• Investments in offshore wind, storage and transmission
  • Increase the uptake of rooftop solar with significant and widespread incentives, ensuring rooftop solar is accessible to all renters, business owners and homeowners
  • Mandate solar panels for new buildings and homes
  • Support skills-based training to expand the installation and maintenance of rooftop solar
  • Remove barriers preventing the installation of rooftop solar for homes with a heritage-listed roof by adapting existing planning laws
  • Investment based on expert advice in transmission, generation and storage
  • Subsidies and incentives to increase battery storage at the household, business, community, and state level

Victoria has been leading the way with climate action in Australia but we must do more. As part of our contribution to limiting global warming, Victoria must legislate a 75% emissions reduction target for 2030 and a net zero emissions target for 2035 and then implement a comprehensive plan to achieve this.

These targets are very much achievable, it just requires significantly more political willpower to make it happen. Achieving net zero will involve more than just transitioning our energy sector to renewables. We need to electrify our public transport, homes and businesses, end native forest logging, accelerate the uptake of electric vehicles and phase out fossil fuels to maximise our emissions reduction.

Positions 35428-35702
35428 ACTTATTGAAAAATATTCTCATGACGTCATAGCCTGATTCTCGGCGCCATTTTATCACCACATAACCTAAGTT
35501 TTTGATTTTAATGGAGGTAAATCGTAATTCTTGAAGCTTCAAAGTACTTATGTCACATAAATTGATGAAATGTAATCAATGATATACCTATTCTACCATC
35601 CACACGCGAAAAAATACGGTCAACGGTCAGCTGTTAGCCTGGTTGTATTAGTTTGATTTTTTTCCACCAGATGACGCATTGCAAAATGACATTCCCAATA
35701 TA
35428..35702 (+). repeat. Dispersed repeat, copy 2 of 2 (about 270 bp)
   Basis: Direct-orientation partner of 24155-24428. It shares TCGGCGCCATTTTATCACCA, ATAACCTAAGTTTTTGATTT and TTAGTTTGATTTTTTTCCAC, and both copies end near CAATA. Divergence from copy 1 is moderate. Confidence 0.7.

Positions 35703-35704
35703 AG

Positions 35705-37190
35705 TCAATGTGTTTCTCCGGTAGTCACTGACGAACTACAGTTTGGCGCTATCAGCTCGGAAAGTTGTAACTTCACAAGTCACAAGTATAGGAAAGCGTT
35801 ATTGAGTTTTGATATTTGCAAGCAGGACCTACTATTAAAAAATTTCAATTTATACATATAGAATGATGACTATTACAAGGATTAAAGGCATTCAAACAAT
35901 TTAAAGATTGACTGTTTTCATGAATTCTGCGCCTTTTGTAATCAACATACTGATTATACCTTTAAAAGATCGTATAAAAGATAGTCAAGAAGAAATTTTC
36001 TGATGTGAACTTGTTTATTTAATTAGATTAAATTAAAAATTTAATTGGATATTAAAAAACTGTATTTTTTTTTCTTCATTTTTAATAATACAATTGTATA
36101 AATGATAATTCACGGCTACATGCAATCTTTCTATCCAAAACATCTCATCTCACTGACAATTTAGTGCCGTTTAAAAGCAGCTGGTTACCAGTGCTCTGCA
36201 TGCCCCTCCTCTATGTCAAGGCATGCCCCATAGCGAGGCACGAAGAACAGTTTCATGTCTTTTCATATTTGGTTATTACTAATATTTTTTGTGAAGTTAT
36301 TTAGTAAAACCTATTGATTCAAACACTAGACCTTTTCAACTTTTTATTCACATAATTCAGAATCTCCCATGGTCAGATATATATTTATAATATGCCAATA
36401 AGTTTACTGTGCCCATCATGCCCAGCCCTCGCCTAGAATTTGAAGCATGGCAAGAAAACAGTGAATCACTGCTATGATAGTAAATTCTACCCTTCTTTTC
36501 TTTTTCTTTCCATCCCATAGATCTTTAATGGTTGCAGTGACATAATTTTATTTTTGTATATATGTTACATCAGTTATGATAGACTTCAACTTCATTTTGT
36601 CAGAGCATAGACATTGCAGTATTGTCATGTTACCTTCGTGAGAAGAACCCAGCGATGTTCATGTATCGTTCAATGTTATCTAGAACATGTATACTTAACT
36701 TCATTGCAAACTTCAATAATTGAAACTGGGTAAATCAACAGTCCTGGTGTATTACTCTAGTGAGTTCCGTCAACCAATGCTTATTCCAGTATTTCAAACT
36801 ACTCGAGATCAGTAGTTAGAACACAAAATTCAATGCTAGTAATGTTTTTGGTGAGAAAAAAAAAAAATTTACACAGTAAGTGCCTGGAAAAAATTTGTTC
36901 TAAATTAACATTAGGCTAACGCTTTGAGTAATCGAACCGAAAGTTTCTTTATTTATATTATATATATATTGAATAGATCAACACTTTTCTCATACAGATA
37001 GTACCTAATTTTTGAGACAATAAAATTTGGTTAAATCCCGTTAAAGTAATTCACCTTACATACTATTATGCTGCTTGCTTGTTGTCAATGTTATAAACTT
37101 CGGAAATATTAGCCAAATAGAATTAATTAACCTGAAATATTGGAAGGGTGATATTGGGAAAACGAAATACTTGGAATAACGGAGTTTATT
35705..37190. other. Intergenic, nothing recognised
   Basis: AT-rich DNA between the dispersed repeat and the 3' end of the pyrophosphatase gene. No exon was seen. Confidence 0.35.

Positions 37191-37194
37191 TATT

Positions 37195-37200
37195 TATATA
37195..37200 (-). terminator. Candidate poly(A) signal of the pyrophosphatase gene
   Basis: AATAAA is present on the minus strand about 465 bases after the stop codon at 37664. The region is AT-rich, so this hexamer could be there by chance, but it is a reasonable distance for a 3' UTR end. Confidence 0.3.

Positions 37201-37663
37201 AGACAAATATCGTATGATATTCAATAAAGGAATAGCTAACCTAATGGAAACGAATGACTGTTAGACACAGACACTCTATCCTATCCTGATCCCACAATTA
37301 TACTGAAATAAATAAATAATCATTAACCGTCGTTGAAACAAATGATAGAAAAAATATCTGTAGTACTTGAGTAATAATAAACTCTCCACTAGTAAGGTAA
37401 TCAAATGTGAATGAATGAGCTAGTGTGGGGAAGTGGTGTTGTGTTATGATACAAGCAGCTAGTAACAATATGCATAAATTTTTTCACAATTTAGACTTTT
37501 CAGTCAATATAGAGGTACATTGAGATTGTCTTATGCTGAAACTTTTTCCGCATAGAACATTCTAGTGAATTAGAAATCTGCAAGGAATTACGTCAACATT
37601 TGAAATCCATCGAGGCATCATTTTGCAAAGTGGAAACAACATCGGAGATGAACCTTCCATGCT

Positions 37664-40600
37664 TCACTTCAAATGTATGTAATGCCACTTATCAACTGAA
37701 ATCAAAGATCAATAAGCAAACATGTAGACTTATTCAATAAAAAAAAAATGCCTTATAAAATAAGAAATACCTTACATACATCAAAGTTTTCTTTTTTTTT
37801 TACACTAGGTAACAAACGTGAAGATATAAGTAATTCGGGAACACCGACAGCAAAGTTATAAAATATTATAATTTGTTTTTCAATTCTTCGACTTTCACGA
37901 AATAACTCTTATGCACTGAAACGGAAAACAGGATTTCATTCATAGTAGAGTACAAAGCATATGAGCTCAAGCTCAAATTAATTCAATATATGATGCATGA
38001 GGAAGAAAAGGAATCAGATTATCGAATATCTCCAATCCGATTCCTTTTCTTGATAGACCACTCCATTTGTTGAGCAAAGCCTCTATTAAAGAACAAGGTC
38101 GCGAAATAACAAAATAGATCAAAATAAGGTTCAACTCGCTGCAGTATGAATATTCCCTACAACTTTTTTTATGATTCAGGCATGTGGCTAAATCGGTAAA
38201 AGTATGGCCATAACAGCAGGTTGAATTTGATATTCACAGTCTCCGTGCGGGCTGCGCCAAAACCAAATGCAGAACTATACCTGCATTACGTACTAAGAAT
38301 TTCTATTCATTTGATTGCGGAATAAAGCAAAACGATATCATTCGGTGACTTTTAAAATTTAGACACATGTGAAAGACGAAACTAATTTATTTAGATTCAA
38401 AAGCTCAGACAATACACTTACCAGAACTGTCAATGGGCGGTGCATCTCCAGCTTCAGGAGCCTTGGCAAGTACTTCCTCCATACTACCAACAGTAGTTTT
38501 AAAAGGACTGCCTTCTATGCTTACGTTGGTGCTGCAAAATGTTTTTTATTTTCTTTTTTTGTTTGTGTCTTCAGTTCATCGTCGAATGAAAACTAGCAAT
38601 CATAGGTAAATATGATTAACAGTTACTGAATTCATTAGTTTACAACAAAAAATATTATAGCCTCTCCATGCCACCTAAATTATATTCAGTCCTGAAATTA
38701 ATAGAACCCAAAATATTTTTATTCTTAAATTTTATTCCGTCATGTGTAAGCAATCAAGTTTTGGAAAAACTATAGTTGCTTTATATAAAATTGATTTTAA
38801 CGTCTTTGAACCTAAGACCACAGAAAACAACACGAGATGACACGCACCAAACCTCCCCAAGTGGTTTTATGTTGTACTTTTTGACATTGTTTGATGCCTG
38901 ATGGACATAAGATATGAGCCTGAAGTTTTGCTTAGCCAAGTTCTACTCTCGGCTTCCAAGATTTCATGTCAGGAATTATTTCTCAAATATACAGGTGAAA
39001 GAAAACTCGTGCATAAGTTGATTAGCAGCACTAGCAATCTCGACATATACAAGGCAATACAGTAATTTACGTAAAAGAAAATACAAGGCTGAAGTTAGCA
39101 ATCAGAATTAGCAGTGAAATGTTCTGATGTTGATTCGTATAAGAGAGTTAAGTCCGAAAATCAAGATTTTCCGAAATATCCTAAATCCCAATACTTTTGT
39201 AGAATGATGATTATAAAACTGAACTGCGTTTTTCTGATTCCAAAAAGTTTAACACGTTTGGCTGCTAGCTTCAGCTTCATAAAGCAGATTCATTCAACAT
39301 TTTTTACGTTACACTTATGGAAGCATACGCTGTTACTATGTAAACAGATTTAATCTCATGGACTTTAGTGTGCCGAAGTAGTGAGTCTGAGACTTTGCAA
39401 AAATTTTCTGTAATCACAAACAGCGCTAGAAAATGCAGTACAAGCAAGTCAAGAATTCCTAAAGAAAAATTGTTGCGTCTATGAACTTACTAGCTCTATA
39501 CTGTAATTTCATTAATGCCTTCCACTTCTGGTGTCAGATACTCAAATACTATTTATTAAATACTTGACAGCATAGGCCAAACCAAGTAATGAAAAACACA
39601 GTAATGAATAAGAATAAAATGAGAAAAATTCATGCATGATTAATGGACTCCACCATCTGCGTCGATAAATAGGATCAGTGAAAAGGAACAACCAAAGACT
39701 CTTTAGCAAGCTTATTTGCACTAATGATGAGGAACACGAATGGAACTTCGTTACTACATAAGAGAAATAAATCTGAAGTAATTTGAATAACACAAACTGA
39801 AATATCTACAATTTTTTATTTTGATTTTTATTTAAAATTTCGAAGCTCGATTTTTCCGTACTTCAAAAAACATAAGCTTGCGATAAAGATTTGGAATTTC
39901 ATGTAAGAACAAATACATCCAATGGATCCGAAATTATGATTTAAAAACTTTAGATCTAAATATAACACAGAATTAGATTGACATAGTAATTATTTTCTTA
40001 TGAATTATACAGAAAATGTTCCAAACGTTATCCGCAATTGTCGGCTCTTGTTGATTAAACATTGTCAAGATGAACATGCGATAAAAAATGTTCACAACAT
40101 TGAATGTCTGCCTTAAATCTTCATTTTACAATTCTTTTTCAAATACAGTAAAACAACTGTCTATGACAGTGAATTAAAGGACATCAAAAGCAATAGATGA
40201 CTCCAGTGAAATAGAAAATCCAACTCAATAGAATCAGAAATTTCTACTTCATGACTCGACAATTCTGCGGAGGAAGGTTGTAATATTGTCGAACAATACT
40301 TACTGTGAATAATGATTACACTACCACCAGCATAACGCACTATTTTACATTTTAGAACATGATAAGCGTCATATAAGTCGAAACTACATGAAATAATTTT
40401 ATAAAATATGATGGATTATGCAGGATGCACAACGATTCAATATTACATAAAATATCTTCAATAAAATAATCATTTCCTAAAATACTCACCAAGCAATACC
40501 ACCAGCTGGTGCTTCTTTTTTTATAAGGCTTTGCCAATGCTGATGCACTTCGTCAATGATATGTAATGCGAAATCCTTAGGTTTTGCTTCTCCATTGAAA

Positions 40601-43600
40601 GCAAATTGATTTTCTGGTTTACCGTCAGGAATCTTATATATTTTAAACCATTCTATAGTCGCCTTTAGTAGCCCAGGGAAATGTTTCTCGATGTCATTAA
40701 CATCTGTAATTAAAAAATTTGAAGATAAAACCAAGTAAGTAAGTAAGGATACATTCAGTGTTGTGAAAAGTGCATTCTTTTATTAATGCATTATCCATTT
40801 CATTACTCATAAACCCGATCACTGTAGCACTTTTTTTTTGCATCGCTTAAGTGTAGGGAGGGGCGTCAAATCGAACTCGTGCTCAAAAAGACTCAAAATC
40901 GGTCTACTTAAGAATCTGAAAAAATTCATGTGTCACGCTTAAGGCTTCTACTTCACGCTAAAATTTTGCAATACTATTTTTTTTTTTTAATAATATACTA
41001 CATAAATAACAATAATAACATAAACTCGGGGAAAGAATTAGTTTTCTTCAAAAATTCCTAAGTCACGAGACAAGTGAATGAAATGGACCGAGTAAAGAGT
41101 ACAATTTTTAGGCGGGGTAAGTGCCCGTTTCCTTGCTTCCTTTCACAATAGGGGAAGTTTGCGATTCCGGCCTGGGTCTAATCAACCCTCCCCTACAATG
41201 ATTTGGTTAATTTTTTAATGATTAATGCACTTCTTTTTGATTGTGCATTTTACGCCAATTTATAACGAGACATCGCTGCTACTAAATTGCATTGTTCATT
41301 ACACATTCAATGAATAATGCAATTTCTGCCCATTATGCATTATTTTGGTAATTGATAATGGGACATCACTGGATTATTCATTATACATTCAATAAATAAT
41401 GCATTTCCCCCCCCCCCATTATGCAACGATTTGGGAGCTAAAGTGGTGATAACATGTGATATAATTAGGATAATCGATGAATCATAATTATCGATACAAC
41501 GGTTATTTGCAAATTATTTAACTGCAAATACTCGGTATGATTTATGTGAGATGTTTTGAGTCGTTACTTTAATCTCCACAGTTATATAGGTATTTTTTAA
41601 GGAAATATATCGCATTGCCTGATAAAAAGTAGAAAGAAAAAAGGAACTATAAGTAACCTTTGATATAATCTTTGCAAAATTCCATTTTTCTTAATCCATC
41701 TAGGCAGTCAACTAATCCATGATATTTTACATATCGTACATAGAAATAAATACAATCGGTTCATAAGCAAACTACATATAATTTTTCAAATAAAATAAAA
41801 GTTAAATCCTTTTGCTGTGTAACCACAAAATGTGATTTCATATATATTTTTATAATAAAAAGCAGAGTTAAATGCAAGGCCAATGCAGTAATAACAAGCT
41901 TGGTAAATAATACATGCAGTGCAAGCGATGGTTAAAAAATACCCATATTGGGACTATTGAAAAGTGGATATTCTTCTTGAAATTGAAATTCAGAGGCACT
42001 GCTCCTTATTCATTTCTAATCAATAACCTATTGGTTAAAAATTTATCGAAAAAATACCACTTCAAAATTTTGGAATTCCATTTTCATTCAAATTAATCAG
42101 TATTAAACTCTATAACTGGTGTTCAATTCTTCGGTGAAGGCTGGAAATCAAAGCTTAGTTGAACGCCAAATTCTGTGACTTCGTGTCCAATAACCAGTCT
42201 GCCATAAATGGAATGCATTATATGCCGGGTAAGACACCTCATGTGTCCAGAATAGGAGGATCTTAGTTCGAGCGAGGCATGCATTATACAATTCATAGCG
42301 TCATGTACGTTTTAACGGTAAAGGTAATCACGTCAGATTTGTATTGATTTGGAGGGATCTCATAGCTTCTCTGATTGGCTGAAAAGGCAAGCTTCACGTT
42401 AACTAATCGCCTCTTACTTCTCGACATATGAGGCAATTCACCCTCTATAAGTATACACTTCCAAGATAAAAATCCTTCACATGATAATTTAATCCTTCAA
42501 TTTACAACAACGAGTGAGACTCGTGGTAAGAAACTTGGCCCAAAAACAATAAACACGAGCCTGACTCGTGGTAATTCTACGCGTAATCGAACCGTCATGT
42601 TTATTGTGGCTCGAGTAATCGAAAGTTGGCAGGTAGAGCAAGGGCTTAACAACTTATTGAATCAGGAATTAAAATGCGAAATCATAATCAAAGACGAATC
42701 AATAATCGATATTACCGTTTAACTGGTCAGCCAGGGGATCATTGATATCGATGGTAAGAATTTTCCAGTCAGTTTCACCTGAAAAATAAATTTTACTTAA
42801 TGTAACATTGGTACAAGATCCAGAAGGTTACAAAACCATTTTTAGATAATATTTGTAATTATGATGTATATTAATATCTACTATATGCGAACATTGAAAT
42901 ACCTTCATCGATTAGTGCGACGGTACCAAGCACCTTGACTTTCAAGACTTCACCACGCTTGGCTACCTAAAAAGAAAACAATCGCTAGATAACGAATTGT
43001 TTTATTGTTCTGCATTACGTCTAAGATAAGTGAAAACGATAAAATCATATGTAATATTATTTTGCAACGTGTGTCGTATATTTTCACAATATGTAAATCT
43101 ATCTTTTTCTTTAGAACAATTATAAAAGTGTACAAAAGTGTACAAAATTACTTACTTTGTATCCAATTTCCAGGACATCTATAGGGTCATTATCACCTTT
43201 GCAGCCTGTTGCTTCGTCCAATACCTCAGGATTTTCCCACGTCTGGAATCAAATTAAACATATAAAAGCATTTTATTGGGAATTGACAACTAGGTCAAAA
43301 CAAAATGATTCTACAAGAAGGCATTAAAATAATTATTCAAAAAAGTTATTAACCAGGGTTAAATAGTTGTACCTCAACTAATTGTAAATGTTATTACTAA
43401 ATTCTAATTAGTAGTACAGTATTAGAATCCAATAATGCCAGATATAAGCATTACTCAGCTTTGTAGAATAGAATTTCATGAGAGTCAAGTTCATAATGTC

A comprehensive plan to achieve net zero by 2035 must include 

  • An energy transformation plan to achieve 100% renewables by 2030
  • A legislated 75% emissions reduction target (based on 2005 levels) by 2030
  • A legislated 2035 net zero target
  • A ban on new fossil fuel exploration
  • Phasing out of coal by 2030
  • A plan to accelerate the uptake of electric vehicles
  • Ending native forest logging in 2023, not 2030
  • A target to reduce household gas use by 50% by 2030
  • Incentives to encourage landlords, homeowners and businesses to replace gas appliances with electric and solar alternatives. Accelerating the transition away from gas and reducing the health impacts on children and adults.
  • Phasing out the sale of gas appliances within the next 5 years
  • Additional incentives for high-efficiency, smart appliances such as hot water systems and air conditioners
  • A plan for measures to upgrade the 80% of Victoria’s 1.8 million homes that fall well below the 6 star energy efficiency rating